Tonight I went to my first pub since, oh, March 16 or so. It was the Gregorian pub here in Bermondsey, Southeast London. I was greeted at the door by a friendly, cheerful lad who told me it was strictly table service tonight, no rolling up to the bar to make an order. He asked me my pleasure and I said a Moretti (yes, sometimes I order Italian beers in the UK). I immediately went to the toilet. This is what you do at my age — enter the pub, order, go to the bathroom.
There was a sign outside the bathroom that advised about the importance of social distancing. My assumption is that if you walked in and saw a dude at a urinal, you were to go to the farthest urinal. This did not need to be said. Even in normal times, when there is not a global pandemic, guys always distance themselves in a public bathroom. There could be two guys and 80 urinals, and one guy would be at one end, and one at the other, and there is no eye contact, or speaking, or acknowledgment that the other even existed, or ever existed.
A sign inside the bathroom had a graphic on the wall demonstrating the proper way to wash hands. It was one of those old-school cartoon panels showing how to rub your hands together, this hand on top, that hand curling around, wash the fronts AND the backs, do it for at least 20 seconds, using warm water, lots of soap. I have never seen that before in 45 years or so of visiting bars. I’m not sure I even saw it as a first grader, when we needed instructions on how to wash hands properly. But these are strange days in a different world.
London and the rest of the UK are more or less fully open now after 3.5 months of coronavirus lockdown. All non-essential businesses re-opened on July 4 — oh, irony! — and the Queendom rejoiced. Large, tightly-packed, non-social-distancing crowds were reported in some parts of town, namely Soho, where the wild things are. It was a bit of a worry, all these people packed together in such tight spaces. But over on our side of town it’s a little more chill. None of the pubs in our neighborhood were too crowded on the Fourth of July. Crowds, yes. But manageable.
The Gregorian was not crowded tonight either, which was surprising. I figured after all these months of lockdown the places would be bursting with Londoners suffering from cabin fever. But no. Maybe 20 people here tonight. Plenty of room to social distance, which is swell by me. I sat outside on the patio until a drizzle came, then moved inside to a small room off to the side with 3 tables — near the bathroom! — and I had the room to myself. Nobody was wearing a mask. But since it’s a pub, where you eat and drink and need your mouth to do so, I guess that wasn’t surprising.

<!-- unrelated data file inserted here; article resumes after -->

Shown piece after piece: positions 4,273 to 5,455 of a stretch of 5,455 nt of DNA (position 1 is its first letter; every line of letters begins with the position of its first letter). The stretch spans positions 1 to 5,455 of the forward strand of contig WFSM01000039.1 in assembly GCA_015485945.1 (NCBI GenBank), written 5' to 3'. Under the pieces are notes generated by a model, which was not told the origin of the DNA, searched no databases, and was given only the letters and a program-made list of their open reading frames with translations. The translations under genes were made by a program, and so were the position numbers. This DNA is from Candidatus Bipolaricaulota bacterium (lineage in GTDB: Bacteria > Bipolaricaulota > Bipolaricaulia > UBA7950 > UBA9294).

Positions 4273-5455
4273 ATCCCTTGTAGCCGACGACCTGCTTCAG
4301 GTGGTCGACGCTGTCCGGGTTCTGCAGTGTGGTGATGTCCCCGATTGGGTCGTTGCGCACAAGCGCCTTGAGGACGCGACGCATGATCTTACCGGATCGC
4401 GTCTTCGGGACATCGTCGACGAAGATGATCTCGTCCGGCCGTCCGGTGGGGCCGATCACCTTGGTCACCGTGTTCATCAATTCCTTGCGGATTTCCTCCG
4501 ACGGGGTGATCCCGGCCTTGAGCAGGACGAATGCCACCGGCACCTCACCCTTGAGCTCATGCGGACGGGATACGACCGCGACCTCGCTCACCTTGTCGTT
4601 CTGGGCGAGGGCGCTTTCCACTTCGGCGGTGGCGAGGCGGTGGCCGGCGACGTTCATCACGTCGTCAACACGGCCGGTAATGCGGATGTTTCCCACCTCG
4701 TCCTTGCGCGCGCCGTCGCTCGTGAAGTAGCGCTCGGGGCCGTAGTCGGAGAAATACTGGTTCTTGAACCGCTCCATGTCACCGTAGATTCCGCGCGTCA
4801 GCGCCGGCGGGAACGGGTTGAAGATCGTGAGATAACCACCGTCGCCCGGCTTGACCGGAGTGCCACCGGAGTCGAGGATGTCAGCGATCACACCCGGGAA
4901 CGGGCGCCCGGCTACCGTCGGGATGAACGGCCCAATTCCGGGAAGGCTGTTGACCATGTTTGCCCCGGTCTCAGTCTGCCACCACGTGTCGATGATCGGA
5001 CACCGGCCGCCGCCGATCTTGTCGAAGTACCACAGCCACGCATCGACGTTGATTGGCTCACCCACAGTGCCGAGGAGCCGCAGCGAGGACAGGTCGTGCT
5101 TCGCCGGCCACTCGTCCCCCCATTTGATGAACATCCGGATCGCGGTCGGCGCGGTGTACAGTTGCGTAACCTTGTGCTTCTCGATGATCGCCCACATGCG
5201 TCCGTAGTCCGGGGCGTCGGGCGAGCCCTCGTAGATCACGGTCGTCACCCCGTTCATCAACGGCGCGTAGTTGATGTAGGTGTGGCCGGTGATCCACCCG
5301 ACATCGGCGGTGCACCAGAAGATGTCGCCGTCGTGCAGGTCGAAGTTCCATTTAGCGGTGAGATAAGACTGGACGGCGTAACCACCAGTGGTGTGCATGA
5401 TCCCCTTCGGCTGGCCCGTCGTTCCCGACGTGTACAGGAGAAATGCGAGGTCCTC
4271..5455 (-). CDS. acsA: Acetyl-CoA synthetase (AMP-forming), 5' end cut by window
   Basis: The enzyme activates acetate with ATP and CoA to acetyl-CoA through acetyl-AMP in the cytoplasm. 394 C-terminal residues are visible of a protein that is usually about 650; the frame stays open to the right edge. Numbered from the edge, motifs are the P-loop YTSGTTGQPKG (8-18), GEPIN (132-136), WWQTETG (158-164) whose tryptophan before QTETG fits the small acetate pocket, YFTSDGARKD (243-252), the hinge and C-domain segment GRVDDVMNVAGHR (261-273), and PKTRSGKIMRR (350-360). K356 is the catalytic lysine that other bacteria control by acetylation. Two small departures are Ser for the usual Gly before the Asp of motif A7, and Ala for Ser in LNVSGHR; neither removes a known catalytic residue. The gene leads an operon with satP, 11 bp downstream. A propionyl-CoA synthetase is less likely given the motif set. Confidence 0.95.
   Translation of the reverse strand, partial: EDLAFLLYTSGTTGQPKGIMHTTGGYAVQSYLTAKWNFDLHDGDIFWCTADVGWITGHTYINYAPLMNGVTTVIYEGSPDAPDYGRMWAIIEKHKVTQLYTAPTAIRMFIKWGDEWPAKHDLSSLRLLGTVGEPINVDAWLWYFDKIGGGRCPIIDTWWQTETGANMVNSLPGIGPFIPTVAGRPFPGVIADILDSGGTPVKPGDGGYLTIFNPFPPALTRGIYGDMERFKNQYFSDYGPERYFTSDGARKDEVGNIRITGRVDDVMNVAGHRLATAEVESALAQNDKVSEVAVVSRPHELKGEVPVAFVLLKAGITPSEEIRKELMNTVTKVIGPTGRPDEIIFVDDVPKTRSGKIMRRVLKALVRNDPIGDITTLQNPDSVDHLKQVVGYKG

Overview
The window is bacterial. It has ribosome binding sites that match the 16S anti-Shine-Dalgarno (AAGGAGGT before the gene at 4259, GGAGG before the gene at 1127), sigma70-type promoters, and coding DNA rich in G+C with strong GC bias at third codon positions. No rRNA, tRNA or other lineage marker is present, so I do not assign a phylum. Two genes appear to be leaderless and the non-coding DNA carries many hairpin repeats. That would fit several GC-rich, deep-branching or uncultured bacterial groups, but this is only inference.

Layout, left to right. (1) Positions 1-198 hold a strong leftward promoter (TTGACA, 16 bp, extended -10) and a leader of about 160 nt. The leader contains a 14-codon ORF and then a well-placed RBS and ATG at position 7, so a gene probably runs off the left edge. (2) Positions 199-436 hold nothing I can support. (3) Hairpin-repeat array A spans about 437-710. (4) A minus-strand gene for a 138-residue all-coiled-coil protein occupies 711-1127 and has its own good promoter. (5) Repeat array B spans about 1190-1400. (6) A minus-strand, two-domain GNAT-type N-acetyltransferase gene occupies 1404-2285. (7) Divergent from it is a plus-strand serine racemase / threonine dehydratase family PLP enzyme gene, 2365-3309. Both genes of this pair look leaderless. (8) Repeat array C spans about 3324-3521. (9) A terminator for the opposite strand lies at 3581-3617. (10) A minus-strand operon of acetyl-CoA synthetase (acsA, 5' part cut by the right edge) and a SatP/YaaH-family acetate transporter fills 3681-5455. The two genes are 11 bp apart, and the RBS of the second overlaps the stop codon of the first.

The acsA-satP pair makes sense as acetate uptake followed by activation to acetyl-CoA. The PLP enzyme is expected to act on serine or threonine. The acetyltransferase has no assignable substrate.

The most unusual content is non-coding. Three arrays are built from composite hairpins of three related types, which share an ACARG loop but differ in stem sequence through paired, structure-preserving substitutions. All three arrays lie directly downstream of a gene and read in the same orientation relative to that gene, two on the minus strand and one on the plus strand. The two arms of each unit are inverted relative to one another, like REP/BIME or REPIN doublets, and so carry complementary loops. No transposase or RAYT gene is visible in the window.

I asked my server how he was doing, whether he made out okay during the lockdown.
“Yeah, been tough not working,” he said. “But now it should get better. Should get much better, I hope. You think so?”
“I think it will when they come up with a vaccine,” I said.
He smiled. “Do you think Billy Boy Gates will come through?”
I laughed and said something like, “Ha ha, maybe with computer viruses,” because I had no idea what Bill Gates had to do with a vaccine. So I googled “Bill Gates vaccine,” then learned that there is some weirdo conspiracy theory going around about Gates promoting coronavirus vaccines as a cover to plant microchips in people.
Was my server one of these conspiracy theorists? Did he wear the tin hat?
Whatever. I tipped him double and he was very grateful because damn, it’s been a very rough few months for restaurant/pub/retail workers, and anybody who can’t sympathize with that — who get all triggered because working people are desperate to get back to work despite the risks — can go piss up a rope for all I care.
While sitting outside I overheard a conversation between a couple of gents one table over (OK— I was listening in). One of the gents had an accent. Italian? Turkish? Greek? Serbian? I don’t know, there are so many accents in London. It was something southern European at any rate, though he still had the British inflections mixed in. I don’t care where somebody is from here, they still pepper their talk with “a bit of” and “innit” and “at the end of the day.” He was talking about death, and his parents. I tuned in from my spot a table away. This is my best approximation of what I heard:
“It’s hard for my mother and father, you know?” he told his friend. “They don’t know if they might die. The virus has been bad there. Others have died. Friends, neighbors. I talked to my father on the phone and all he wanted to talk about was old times, old memories. When I was a boy. All our old neighbors, the fun we had. What do I tell him? What can I say? I wish I could get back to see them. The travel restrictions, they are not as bad now. Maybe I’ll go back now, visit them.”
All I could think was: I hope you get back to visit them.